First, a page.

For the past decades, we can see technology following a predictable path, where integrated circuits chips are becoming advanced to create smaller, but more power, devices and manual processes have been automated, allowing for increased efficiency and productivity. But today, this trend is anticipated to most likely change in the near future, where there is expected an extreme disruption in technology. As information technology would decrease in phase, second-order technologies—robotics, nanotechnology, genomics, etc—will become the center of attention, automating routine cognitive work. During this time, there will occur four major paradigm shifts that all of us should prepare for.
First, there will be a shift from chips to the system. While the Moore’s Law has helped power up the Digital Revolution to a level where computers have become more powerful and functional, while becoming cheaper, it is said to be nearing its end. There would be too many transistors to squeeze into a chip, causing them to malfunction or take too long for them to communicate with each other, also known as the von Neumann bottleneck. Well, this can be solved by shifting from the chip to the system, which is particularly called “3D stacking” that combines chips into a single three-dimensional chip. Though this can be difficult, as we have to devise new chip designs entirely, it would increase speeds at significant levels to sustain progress.
The second one is a shift from applications to architectures. Innovations, such as office document processors and graphics creation apps, have engendered the widespread use of computers, with the internet allowing for emails, e-commerce and, then, mobile computing. Basically, applications are running today’s world. So far, these programs that are taking place on devices using central processing units are working well enough, but for more advanced functionalities that we want computers to do, like those of self-driving vehicles, the von Neumann bottleneck also causes some limitation for progress. So, the solution would be to move from developing new apps to developing new architectures that have the capacity to handle these apps better. Well, there are already some technologies that can help us reach this level, such as neuromorphic chips, quantum computers and the new field-programmable gate array (FPGA) chips.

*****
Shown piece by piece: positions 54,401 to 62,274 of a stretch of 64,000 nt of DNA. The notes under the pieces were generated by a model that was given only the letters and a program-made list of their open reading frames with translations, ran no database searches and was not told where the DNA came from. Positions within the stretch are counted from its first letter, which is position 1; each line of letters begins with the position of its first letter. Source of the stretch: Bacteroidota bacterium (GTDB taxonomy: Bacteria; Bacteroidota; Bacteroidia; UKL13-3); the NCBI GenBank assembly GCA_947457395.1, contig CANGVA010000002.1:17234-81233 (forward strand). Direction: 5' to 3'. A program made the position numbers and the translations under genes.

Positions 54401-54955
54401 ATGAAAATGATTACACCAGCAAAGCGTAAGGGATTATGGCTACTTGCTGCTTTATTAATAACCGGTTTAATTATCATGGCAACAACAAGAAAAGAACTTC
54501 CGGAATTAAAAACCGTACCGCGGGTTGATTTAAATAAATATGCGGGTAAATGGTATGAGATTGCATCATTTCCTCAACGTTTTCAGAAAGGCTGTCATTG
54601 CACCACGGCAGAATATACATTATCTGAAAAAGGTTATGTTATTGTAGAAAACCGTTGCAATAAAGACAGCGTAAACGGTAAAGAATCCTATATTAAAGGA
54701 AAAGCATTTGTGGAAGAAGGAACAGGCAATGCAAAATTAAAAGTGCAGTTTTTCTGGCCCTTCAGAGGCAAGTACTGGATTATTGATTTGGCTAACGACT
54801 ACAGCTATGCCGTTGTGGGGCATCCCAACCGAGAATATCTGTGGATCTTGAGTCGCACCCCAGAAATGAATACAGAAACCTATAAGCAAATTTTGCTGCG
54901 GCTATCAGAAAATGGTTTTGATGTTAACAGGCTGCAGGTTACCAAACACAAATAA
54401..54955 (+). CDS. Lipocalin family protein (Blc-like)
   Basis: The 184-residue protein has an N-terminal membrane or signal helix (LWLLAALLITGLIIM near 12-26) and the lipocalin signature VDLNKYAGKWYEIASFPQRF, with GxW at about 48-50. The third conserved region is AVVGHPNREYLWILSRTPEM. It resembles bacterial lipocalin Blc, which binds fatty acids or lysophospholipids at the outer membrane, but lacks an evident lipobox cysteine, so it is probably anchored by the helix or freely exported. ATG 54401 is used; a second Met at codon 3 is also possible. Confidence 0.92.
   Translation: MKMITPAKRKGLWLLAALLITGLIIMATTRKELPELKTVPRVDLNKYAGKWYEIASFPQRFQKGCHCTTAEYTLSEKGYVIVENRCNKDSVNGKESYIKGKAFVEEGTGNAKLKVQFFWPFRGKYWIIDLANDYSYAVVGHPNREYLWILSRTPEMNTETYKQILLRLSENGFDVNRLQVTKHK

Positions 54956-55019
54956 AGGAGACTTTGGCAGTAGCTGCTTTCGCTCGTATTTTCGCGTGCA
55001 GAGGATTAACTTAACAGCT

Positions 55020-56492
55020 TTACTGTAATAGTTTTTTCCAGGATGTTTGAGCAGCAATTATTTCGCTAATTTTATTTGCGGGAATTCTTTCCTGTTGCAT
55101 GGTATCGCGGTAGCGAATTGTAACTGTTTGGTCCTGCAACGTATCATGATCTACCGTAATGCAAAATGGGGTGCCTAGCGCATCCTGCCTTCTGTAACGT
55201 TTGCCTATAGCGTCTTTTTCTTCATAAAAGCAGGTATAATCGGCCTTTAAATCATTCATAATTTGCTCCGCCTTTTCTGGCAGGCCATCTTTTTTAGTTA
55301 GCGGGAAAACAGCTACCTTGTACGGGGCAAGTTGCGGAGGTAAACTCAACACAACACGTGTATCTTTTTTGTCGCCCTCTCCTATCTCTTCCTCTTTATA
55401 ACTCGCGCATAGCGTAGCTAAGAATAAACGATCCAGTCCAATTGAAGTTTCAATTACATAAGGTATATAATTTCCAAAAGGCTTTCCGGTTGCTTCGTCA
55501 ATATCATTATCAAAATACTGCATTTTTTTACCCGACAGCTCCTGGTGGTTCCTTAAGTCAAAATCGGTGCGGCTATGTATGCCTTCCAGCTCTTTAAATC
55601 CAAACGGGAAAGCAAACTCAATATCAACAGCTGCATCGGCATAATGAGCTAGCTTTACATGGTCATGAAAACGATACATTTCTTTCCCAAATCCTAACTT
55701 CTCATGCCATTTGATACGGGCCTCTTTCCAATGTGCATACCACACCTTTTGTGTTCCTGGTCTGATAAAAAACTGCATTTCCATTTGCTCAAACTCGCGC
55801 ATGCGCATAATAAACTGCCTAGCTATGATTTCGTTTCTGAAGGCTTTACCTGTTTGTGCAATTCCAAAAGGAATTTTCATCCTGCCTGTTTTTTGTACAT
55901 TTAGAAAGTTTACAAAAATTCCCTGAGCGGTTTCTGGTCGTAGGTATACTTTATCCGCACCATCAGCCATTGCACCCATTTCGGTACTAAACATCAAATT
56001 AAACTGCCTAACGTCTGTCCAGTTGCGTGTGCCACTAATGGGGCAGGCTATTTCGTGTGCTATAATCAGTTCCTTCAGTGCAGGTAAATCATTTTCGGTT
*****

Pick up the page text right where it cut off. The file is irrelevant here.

As for the third major paradigm shift, it is from products to platforms. While great businesses in the past have made their way to prominence by creating a single specific product, companies today achieve success by making money out of platforms. Great examples are the iPhones using the Apple App Store, Android devices using the Google Playstore and Amazon earning most of its profit from using third-party sellers. As you can see, platforms are very important as they allow people to access technological and business ecosystems, which we will see more in the future.
Lastly, there will be a shift from sustained periods of growth to shorter ones. According to economist Robert Gordon, while earlier innovations like the internal combustion engine and electricity have had broad implications, those of digital technology have been narrow. There are certain indications that future growth will be very different than the past.
In the coming age of disruption, it is very important to know more about these major paradigm shifts and to adapt to them to keep your ventures afloat and stay competitive.